9 Songs by Michael Winterbottom

First published by Morning Star on 23rd March 2005

Sleaze or art?

NICOLAS LALAGUNA asks if 9 Songs is a love story for modern times or simply pornography.

Oxford graduate Michael Winterbottom and his partner in Revolution Films, Cambridge graduate Andrew Eaton, have stirred up some real controversy in their new film 9 Songs.

The film follows a sexually focused relationship between US student Lisa, played by 21-year-old model Margo Stilley, and well-heeled London urbanite Matt, played by Kieran O’Brien of 24-Hour Party People fame.
The film begins with Matt flying over Antarctica, selectively remembering his relationship.

Through Matt’s memories, we see how the couple met at Brixton Academy while watching a Black Rebel Motorcycle concert and the 12-month sex and live music marathon that follows it.

But it is not the feel of the film or the great soundtrack that is courting such controversy.

It is the sex scenes which take up nearly half the film that have raised the eyebrows.

The sex is explicit and graphically displays the logistics of intercourse.

That being said, while the mainstream media deliberated over whether 9 Songs is pornography or art with little help from the film’s own publicity, the British Board of Film Classification (BBFC) gave 9 Songs an 18 classification, so that it can now be shown in any cinema without being cut.

This isn’t the first time that images of actual sex have been classified 18 by the BBFC.

To date, they have always been films that used the images as a method of furthering a wider plot.

There was Ai No Corrida in 1991, Romance in 1999 and, more recently, Intimacy in 2001.

This means that, according to the BBFC, 9 Songs is not pornography and, as such, does not deserve an R18 classification, which would limit it to licensed sex shops and cinemas.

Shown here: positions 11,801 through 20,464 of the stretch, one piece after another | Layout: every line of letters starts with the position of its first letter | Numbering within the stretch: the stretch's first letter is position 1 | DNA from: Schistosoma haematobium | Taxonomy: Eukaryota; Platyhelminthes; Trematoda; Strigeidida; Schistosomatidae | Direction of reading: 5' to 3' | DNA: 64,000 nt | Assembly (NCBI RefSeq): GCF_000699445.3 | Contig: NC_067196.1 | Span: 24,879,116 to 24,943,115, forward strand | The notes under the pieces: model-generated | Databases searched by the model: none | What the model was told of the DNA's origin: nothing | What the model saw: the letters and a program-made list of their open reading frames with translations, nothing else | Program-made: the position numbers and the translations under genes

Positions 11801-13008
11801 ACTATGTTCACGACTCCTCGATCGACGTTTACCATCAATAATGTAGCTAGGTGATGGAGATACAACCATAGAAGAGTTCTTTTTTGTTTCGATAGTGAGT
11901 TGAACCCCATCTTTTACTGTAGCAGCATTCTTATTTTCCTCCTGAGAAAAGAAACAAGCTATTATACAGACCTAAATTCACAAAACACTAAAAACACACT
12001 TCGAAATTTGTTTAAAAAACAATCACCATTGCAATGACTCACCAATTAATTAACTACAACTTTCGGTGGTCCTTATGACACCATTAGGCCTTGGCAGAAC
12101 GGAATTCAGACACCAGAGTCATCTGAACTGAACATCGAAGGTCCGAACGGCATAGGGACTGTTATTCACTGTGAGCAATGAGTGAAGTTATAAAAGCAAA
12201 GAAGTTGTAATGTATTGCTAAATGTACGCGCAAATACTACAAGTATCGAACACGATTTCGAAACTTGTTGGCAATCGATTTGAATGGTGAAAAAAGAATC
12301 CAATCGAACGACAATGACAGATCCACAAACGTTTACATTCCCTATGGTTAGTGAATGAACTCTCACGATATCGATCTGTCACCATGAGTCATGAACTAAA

If you have ever seen sexually explicit pornography – the kind that could pass for an Open University gynaecology special – then you will be able to watch this film without being dumbfounded by your own new-found voyeur status and you might just find something else there.

Overcoming the hype about the sex lets you into a much deeper and well-crafted film.

It is an accurate portrayal of how many people remember relationships – selectively.

Matt remembers the relationship in terms of nine concerts, a lap-dance, a few laughs and a lot of sex.

However much we like to believe, that as time goes by, relationships stay in our memory in their entirety, in truth, we remember fewer and fewer fleeting moments and often it is only the most emotionally charged.

For many people, the sex will get in the way of giving 9 Songs the intellectual space that it deserves, but that doesn’t stop it from being brutally accurate in today’s dating world.

It may or may not be a love story, but it is a fine peek at what, for many, is a modern-day relationship.

Man and woman meet, man and woman mate, man and woman discover their differences, man and woman go their separate ways.

As to whether 9 Songs is a modern love story or just another art-house shag-fest, well that kind of judgement is always going to be in the eyes of the beholder.

So if you don’t like the thought of watching a lot of real sex, don’t see 9 Songs. If you’re not bothered, give it a chance as it might just surprise you.

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